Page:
Washington insiders do not approve of Rashida Tlaib. Since her election in 2018 as the first Palestinian American woman and one of the first two Muslim women to serve in the House, the Michigan Democrat has faced rebukes, condemnations, and censure. She’s been accused of everything from sympathizing with terrorists to antisemitism, mostly by Republicans but sometimes by members of her own party. Even the White House has targeted her. Yet outside D.C., and especially in her diverse Detroit-area district, Tlaib is known as a thoughtful and responsive representative with a long history of working across the lines of race, ethnicity, and religious difference. In the aftermath of the October 7 Hamas attack on Israel and the ensuing Israeli assault on Gaza, the condemnatory rhetoric has ramped up. But so, too, has admiration for Tlaib, who, with Missouri Representative Cori Bush, has emerged as the leading congressional advocate for a cease-fire. This conversation with Tlaib has been lightly edited; a shorter version appears in The Nation‘s January print issue. read the complete article

Bay Area Muslim organizations hold first-of-its-kind FBI training on Islamophobia

The rise in Islamophobia across the U.S. has been well documented. The challenge now is how Muslim Americans can work with the FBI to stop it. "We want (the FBI) to be partners with us in preventing and responding to hate," says Maha Elgenaidi, Executive Director of Islamic Networks Group, or ING, based in the South Bay. "One out of two Muslim students are bullied based on their religion. And according to other polls, Muslim communities experience more prejudice than any other religious community in their interaction with law enforcement," she says. ING led a first-of-its-kind training with almost 200 agents and officials from the FBI and the U.S. Justice Department at the FBI field office in San Francisco. They were joined by several other Muslim American organizations. "The kind of training that federal agencies were getting wasn't coming directly from Muslim Americans. And that is why this training was significant," explains Elgenaidi. "We were able to discuss the topics that we wanted to discuss, who we are and how the public views Muslims." read the complete article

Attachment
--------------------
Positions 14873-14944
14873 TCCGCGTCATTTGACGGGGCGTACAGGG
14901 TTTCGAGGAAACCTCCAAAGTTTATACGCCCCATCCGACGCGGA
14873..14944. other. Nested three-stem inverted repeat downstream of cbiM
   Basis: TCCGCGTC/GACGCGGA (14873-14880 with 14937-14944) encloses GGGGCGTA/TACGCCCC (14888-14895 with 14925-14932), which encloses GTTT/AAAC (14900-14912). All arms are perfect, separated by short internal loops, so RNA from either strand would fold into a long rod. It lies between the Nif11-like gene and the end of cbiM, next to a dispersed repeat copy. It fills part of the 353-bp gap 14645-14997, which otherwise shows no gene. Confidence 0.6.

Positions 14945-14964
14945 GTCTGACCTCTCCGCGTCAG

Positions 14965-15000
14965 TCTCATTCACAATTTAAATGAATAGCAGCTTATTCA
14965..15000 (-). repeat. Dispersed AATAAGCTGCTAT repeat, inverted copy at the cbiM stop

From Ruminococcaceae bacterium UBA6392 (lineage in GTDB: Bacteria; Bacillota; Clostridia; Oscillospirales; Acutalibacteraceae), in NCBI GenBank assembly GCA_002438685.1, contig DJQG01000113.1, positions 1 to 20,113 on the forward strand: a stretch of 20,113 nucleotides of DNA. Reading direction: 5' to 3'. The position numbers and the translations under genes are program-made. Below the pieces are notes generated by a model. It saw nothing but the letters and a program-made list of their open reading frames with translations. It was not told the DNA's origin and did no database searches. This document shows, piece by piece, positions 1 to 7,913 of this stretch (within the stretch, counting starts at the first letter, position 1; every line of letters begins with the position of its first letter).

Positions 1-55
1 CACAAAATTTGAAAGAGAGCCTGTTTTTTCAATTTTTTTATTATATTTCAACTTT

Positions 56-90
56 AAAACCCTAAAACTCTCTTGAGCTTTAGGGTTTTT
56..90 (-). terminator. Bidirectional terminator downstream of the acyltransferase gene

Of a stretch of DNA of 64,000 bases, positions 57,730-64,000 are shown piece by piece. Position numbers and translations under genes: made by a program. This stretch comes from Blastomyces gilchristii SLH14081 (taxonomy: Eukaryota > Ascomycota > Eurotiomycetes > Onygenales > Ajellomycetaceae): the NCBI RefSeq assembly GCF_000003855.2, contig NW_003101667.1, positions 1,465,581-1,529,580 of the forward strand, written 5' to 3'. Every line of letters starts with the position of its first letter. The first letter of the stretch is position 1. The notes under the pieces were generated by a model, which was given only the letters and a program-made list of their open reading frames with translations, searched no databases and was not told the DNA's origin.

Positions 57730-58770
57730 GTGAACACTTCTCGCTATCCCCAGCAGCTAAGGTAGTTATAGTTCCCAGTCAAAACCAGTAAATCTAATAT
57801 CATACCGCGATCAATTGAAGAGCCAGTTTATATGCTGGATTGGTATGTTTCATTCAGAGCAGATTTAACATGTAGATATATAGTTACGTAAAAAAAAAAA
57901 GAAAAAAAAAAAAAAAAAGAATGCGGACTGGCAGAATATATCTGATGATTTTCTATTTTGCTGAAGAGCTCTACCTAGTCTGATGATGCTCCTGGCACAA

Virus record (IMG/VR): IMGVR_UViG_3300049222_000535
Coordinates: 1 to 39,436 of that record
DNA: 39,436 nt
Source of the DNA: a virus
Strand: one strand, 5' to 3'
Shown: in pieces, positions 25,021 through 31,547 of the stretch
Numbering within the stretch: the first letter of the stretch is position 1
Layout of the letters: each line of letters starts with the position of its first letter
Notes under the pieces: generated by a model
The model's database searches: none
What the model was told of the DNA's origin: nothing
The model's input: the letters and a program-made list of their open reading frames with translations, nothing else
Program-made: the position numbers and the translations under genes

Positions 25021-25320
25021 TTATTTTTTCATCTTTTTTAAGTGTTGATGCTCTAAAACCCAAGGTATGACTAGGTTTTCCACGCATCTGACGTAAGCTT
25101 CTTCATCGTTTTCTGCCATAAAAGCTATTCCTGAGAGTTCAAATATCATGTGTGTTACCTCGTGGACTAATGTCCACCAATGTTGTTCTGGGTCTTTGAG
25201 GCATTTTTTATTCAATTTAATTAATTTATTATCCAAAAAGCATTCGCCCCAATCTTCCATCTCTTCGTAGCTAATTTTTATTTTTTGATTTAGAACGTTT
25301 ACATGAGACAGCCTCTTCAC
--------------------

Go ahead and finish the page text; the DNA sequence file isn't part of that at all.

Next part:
Gaza war divide hits New York public schools with new antisemitism and Islamophobia training

New York City public schools are expanding training on antisemitism and Islamophobia to middle and high schools as a result of tensions over the war in Gaza, underscoring how fallout over the conflict is trickling down to everyday life. The city’s public schools chancellor, David Banks, said on Monday that all middle and high school principals would be required to receive training on “navigating difficult conversations” among US teenagers and address tensions over the war. NYC public schools will also expand access to teaching materials on antisemitism and Islamophobia and offer anti-discrimination workshops to members of parent organisations amid reports that parent council meetings have descended into fighting matches over the war. The public school measures are the latest that underscore a sharp divide among Americans over the war in the Middle East read the complete article


Convicted killer's apology at London, Ont., sentencing rejected by Afzaal family members